This Confession of Our Lowliness

O God, author of every mercy and of all goodness,
who in fasting, prayer and almsgiving
have shown us a remedy for sin,
look graciously on this confession of our lowliness,
that we, who are bowed down by our conscience,
may always be lifted up by your mercy.
Through our Lord Jesus Christ, your Son,
who lives and reigns with you in the unity of the Holy Spirit,
one God, for ever and ever.

 

This is the Collect (“opening prayer”) for today’s Mass, the 3rd Sunday of Lent.  What is “this confession of our lowliness”?   Well, lowliness means being unimportant and inferior, in some way.  So the confession of our lowliness means we recognize our inferiority, limitations, and weaknesses, and we acknowledge our need for help.  We are unable to help ourselves, and so we plead to God for assistance and mercy.  That is humility and lowliness, recognizing our own need.

 

We express our lowliness during the season of Lent and during the Mass.  During Lent, our fasting, prayer and almsgiving are meant to improve ourselves, that we may learn to love.  During Mass, we come to the Lord pleading for help and for the strength of his grace.

 

During Mass and Lent, we recognize how much we need the Lord, acknowledging our own weaknesses, faults, and our failure to love.  In coming to the Lord in prayer and fasting, we confess that we are in need of his help and that we cannot heal ourselves.

 

In today’s Gospel, Jesus tells the parable of a fig tree that bears no fruit and should be cut down.  We are that fig tree, controlled by selfish desires, by unwillingness to love, and by a fear that prevents us from acknowledging our weaknesses and limitations.  We bear no fruit; why not cut us down?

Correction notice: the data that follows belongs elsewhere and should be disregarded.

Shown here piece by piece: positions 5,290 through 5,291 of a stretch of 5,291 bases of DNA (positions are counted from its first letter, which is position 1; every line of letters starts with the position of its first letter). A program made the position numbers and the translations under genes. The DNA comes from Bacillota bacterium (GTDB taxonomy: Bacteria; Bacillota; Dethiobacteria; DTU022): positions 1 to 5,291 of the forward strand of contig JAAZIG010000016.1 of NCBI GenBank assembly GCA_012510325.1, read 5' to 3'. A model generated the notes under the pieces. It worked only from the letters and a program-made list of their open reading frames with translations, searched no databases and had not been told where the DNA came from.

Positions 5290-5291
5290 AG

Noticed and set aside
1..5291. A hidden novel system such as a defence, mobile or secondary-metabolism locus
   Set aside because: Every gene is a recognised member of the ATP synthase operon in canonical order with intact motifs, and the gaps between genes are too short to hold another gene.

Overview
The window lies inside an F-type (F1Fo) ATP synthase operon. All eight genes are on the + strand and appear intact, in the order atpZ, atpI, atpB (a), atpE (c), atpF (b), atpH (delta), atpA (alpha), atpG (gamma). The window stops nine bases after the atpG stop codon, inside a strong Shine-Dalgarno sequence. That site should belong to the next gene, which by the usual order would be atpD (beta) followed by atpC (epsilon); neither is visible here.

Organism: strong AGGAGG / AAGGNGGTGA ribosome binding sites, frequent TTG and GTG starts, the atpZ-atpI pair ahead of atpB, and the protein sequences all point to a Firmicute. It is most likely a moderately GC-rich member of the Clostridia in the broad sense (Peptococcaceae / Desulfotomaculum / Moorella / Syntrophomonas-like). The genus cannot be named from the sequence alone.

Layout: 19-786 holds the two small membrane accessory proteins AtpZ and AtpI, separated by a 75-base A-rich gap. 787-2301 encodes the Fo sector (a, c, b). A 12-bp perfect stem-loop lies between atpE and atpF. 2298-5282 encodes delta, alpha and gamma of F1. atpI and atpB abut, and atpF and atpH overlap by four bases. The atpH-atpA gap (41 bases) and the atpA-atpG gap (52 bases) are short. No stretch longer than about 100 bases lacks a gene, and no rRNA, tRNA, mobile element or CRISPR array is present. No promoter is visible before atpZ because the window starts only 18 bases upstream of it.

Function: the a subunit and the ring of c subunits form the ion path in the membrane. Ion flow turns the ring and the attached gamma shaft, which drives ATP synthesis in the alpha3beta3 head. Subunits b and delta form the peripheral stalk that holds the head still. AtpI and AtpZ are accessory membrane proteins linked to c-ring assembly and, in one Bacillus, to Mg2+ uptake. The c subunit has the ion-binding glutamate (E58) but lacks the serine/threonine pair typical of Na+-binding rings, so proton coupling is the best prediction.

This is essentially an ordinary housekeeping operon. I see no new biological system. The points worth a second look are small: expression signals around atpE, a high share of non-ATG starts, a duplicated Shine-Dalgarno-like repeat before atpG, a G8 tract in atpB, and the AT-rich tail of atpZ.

But wait!  The gardener says he’ll care for the tree.  Give the fig tree one last chance; with the gardener’s help, it will return to health.

 

Like that fig tree, we cannot heal ourselves.  We are sick with anger, fear, and hatred, and we cannot cleanse ourselves from those illnesses.  But that’s exactly why Jesus Christ became man and dwelt among us, that he may teach us love.  The tools he gave us appear in the Collect: fasting, which means self-denial and detachment from worldly goods; almsgiving, which means reaching out with love to our fellow man in need; and prayer, which means realizing we need God’s help and committing ourselves to his service and into his care.

 

A vital lesson to learn from Lent and Mass is that we are not capable of saving ourselves.  We are sick fig trees that need a gardener to tend and heal us.  God offers us everything we need, all the Miracle-Gro we could ever use.  Are we willing to accept his help, to accept his love, and to change our lives and our very self?  Only through acknowledging our weaknesses and asking for and accepting the Lord’s help can we triumph in the Resurrection at Easter.